Patrick Marleau, Joe Thornton

Five Thoughts: Sharks and Red Wings provide a Game 7 for the ages

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A legendary Game 7 between Detroit and San Jose fills us with tremendous pride as hockey fans that we can get such nice things this late in the year. With two more rounds to go we can only hope there’s more great things to be had because after this most anything else could feel like a letdown.

1. Let’s give it up for Patrick Marleau for helping get the monkey off his back in in clutch games. Marleau’s goal in the third period proved to be the eventual game winner in San Jose’s 3-2  Game 7 win over Detroit thanks to Pavel Datsyuk’s ridiculous late goal that cut San Jose’s lead from 3-1 to 3-2. It didn’t take too much effort for Marleau to earn the tap in on Devin Setoguchi’s original shot, but sometimes that’s all it takes to get things rolling for you in a positive way.

While Jeremy Roenick was more than critical of Marleau after San Jose’s Game 5 loss to Detroit, Roenick was more than happy to praise Marleau’s effort in Game 7 and for good reason. While Marleau wasn’t an overwhelming presence with the shots on goal or forcing the offensive pressure, he was involved in the play on both ends of the ice. If there’s anything we’ve learned from Marleau’s past in the playoffs, expect him to be a major factor against Vancouver.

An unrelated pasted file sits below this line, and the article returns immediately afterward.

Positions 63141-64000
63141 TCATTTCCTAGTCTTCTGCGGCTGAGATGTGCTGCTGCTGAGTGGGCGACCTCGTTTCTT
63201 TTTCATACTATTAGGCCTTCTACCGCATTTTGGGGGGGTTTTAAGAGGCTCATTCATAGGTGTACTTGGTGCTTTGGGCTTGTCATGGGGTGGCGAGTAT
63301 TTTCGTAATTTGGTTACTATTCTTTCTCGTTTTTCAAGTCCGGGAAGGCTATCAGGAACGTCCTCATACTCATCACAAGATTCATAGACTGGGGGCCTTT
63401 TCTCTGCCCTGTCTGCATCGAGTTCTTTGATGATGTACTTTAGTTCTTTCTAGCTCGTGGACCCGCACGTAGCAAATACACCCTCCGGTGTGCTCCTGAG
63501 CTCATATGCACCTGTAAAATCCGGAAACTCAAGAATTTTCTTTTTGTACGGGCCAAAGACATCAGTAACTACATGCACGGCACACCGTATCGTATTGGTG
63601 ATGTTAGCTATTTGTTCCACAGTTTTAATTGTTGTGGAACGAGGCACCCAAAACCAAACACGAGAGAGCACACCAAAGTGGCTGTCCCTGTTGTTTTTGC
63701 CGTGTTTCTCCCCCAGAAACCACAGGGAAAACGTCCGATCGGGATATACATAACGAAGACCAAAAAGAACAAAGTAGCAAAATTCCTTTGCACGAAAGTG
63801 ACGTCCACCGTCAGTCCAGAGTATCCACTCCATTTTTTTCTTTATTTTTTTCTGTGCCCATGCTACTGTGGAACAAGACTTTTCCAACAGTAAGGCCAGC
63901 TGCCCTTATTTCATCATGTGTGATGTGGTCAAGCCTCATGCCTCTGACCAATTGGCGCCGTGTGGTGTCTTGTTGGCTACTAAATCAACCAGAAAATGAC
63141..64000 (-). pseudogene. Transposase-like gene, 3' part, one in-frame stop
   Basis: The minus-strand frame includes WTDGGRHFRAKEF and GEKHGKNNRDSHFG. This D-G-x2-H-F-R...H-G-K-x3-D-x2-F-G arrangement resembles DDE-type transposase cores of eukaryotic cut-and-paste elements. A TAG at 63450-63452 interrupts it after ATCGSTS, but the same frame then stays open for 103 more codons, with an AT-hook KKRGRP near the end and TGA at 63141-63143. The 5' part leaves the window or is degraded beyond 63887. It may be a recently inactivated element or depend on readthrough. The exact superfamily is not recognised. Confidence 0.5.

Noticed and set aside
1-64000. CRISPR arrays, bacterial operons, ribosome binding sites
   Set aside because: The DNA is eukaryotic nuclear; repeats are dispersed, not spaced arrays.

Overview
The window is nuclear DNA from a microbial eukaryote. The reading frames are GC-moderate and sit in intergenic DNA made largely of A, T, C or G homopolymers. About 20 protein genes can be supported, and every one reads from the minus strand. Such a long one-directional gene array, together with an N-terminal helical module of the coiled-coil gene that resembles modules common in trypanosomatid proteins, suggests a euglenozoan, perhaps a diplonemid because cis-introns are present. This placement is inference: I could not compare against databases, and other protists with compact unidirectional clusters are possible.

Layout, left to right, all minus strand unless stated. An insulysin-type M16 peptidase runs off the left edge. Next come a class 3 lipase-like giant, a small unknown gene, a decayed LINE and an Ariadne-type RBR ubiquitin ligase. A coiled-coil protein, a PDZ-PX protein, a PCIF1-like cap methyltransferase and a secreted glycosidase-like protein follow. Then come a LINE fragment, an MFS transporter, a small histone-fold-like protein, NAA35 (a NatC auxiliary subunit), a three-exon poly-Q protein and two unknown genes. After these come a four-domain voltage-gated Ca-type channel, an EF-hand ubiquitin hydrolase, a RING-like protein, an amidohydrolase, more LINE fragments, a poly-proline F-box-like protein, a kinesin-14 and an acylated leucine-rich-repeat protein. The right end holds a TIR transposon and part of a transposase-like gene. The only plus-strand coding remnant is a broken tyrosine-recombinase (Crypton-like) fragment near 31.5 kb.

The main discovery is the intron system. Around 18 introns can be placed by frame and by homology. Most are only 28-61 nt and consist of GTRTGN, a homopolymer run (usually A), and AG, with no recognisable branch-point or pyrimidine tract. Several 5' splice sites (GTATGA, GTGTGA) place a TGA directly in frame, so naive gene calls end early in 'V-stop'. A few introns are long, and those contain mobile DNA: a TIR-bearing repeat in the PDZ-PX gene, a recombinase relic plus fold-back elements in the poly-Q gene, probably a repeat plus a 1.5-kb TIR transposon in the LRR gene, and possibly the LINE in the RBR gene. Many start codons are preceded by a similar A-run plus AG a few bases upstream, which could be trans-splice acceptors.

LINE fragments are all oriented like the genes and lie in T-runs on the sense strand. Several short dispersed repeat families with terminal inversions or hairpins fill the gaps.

2. It’s about time we retired the “Joe Thornton is a choker” label, isn’t it? Thornton had quite the history in Boston for coming up short in the playoffs and not leading the Bruins to the Stanley Cup. His time in San Jose hasn’t proven to be much better since being dealt to the Sharks but in these playoffs, he’s been impressive. Through 13 playoff games, Thornton has 11 points (two goals, nine assists) including a great assist on Devin Setoguchi’s first period power play goal. Thornton’s offensive work hasn’t been the only thing of note for him though as his work shadowing both L.A. and Detroit’s top forwards has been stellar.

Thornton isn’t much regarded as a solid defensive center but in these playoffs he’s given headaches to both Pavel Datsyuk and Henrik Zetterberg while following them around the ice. We’ve advocated already this postseason to slow it down with the “playoff choker” label for Thornton and his play keeps making us feel good about that.